God, who is one, living and subsistent, merciful and almighty, the
Creator of heaven and earth, who has also spoken to men. They strive to
submit themselves without reserve to the hidden decrees of God, just as
Abraham submitted himself to God’s plan, to whose faith Muslims
eagerly link their own. Although not acknowledging him as God, they
venerate Jesus as a prophet, his virgin Mother they also honor, and even
at times devoutly invoke. Further, they await the day of judgment and
the reward of God following the resurrection of the dead. For this rea-
son, they highly esteem an upright life and worship God, especially by
way of prayer, alms, deeds and fasting.
“Over the centuries many quarrels and dissensions have arisen
between Christians and Muslims. The sacred Council now pleads with
all to forget the past, and urges that a sincere effort be made to achieve
mutual understanding; for the benefit of all men, let them together pre-
serve and promote peace, liberty, social justice and moral values.”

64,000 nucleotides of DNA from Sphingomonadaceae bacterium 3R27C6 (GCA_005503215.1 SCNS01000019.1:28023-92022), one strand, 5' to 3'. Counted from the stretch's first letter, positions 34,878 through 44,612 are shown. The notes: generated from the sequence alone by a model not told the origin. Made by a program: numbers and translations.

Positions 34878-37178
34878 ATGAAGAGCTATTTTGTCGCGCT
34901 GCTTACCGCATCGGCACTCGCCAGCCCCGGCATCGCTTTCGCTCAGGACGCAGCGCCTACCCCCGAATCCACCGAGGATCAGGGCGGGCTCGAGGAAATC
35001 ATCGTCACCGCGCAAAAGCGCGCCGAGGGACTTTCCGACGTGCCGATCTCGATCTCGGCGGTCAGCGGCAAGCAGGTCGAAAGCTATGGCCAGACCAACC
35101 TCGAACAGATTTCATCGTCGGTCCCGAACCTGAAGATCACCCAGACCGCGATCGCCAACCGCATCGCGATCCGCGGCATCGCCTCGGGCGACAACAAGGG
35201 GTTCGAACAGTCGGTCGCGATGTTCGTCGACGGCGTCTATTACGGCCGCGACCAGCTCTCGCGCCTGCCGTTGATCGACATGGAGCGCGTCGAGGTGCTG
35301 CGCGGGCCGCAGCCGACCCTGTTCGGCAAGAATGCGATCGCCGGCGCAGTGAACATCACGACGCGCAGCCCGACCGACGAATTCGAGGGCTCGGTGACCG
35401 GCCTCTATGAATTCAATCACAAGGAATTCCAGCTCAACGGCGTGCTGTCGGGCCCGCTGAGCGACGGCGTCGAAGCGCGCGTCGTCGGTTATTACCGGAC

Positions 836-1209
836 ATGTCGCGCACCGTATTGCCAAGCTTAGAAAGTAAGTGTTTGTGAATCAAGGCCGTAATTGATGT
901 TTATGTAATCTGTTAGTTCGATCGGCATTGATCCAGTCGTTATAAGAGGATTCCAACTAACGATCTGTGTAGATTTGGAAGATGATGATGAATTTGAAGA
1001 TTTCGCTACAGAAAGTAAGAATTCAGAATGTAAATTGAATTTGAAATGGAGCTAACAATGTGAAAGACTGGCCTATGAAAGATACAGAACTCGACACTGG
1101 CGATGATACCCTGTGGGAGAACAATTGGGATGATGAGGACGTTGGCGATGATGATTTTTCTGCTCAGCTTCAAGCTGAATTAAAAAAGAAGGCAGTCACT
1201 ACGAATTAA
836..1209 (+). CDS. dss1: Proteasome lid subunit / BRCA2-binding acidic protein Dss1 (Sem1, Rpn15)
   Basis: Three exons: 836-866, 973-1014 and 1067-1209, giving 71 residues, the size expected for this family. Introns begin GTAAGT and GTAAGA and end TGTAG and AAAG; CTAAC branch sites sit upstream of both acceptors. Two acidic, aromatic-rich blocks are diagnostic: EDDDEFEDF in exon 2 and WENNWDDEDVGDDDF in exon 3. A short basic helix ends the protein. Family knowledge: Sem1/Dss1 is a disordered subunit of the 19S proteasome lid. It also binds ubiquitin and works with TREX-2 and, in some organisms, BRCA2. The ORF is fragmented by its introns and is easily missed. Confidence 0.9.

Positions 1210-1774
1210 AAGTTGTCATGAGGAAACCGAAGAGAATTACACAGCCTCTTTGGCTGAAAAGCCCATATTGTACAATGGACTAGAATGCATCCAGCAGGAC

Pope John Paul II has met with Muslim leaders and delegations
both in Rome and during his trips abroad. He addressed large gather-
Fox. Light from the East—Miracles of Our Lady of Soufanieh
background image
ings of Muslims in Morocco, Indonesia, Mali and elsewhere. The Pon-
tifical Council for Interreligious Dialogue has held formal dialogues
with Islamic organizations from time to time.
Following the example of Abraham, Jews, Christians and Muslims
strive to give to God the place in their lives which is his due as Fount
and Origin, Master and Guide, and Ultimate Destiny of all beings. Yet,
they are aware too that there are also other believers, men and women
with religious sentiments, who are worthy of respect. It is in the name of
God that every authentic believer shows respect for each human person.
Mary is Islam-Christianity link. Mary is the only woman men-
tioned in the Koran. The Koran regards Mary as holy and says that she
is the most pure woman in the world. The Muslim world may have dif-
ferent interpretations of the Koran but they all have a profound respect
for the Blessed Virgin Mary.
When Iran reestablished diplomatic relations with the Vatican in